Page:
Endings: Feelings of loss for things important to you, of things familiar to you, which are now ending; Neutral Zone: A sense of confusion and disorientation in the Neutral Zone; and New Beginnings: The risk of uncertainty, not knowing what to expect; the risk of failing in the new situation. While these paths may appear to be rather simple, Bridges rightly cautions that, “it’s not a simple, straight line between two points.” Each transition in our lives starts with an ending, or loss.
What’s ending for the released one? Release from jail, never mind how frightening it is on the inside, has its losses: forged relationships, predictability, daily routine, even status among peers have taken place.
Leaving, and hearing those doors closed behind you, often puts “an eerie feeling in the pit of the stomach,” say several offenders, “I wanted to rush back before the doors banged!”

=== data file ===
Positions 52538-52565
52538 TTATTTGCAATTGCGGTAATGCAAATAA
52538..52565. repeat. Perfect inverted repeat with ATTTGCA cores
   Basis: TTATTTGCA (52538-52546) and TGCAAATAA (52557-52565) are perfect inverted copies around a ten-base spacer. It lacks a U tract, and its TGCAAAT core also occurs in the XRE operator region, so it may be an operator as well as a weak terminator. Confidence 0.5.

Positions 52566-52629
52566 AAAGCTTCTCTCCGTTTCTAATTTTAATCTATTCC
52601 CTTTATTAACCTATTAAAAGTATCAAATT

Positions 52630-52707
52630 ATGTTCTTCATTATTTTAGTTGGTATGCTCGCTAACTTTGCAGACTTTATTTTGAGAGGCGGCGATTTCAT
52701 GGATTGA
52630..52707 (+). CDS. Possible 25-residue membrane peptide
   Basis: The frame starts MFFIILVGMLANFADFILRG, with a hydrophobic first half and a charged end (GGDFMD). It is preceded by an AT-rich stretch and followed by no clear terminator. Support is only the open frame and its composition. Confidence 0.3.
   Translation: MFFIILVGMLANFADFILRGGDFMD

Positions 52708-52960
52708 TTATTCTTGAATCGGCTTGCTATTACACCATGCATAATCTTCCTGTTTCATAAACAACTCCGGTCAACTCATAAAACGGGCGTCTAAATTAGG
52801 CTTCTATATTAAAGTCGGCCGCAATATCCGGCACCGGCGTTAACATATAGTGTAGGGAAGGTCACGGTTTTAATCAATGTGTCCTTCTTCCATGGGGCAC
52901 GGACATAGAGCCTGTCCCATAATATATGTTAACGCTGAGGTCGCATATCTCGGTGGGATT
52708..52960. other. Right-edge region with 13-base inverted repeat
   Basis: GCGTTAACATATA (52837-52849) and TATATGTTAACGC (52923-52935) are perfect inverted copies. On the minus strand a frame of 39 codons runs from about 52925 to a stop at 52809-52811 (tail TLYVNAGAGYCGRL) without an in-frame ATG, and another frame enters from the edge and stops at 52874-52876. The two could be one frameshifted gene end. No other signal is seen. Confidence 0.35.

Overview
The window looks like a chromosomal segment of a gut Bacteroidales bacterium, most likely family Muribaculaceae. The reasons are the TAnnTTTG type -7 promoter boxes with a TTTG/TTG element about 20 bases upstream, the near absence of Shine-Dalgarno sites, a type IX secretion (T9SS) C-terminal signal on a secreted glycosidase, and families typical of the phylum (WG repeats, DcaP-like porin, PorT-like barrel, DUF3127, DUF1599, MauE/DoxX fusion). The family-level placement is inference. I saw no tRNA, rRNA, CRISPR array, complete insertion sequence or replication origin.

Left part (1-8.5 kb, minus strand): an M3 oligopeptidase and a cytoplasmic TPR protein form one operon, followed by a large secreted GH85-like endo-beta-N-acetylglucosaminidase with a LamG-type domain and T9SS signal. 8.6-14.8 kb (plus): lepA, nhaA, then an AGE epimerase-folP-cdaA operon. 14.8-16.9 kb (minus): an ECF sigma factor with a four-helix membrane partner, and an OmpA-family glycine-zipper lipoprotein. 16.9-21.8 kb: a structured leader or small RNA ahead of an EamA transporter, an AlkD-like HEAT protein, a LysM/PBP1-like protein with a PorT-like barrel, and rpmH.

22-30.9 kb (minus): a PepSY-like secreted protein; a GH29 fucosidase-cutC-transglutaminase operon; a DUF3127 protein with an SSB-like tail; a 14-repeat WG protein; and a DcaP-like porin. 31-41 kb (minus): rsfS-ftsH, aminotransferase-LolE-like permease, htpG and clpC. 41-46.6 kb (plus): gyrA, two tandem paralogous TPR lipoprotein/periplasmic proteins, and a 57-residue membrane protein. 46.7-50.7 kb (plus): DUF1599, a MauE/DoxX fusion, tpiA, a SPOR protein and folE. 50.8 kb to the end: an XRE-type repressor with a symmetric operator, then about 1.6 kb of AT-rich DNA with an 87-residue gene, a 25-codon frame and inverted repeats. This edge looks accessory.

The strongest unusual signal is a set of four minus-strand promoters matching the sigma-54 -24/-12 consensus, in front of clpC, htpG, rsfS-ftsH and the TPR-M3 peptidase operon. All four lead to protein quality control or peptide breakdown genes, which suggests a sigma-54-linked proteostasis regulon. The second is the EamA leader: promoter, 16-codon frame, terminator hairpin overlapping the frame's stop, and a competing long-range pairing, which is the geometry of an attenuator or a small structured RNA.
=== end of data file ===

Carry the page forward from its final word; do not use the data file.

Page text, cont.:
Doing business all of a sudden has taken new meaning in a different world. Scary stuff! Often difficulties in the housing market, labor market, uncertain family reunions, outstanding child support, socially acceptable interaction and the old gang further compound the view of a social reject.
I believe the reentry process should be one of “No Offender Left Behind.” If ever there’s a time for non-traditional programs and resources; prisoner reentry programs require it! Mainstream cultures fail to incorporate the prisoner reentry culture in its planning, development and implementation.
There’s a strong need to review and reconstruct programming to meet the systemic barriers facing the re-socialization process of this population. Granted, pre-release and post-release programs have come a long way, but the opportunities to support new beginnings are far from adequate, such as rebuilding control, understanding and purpose!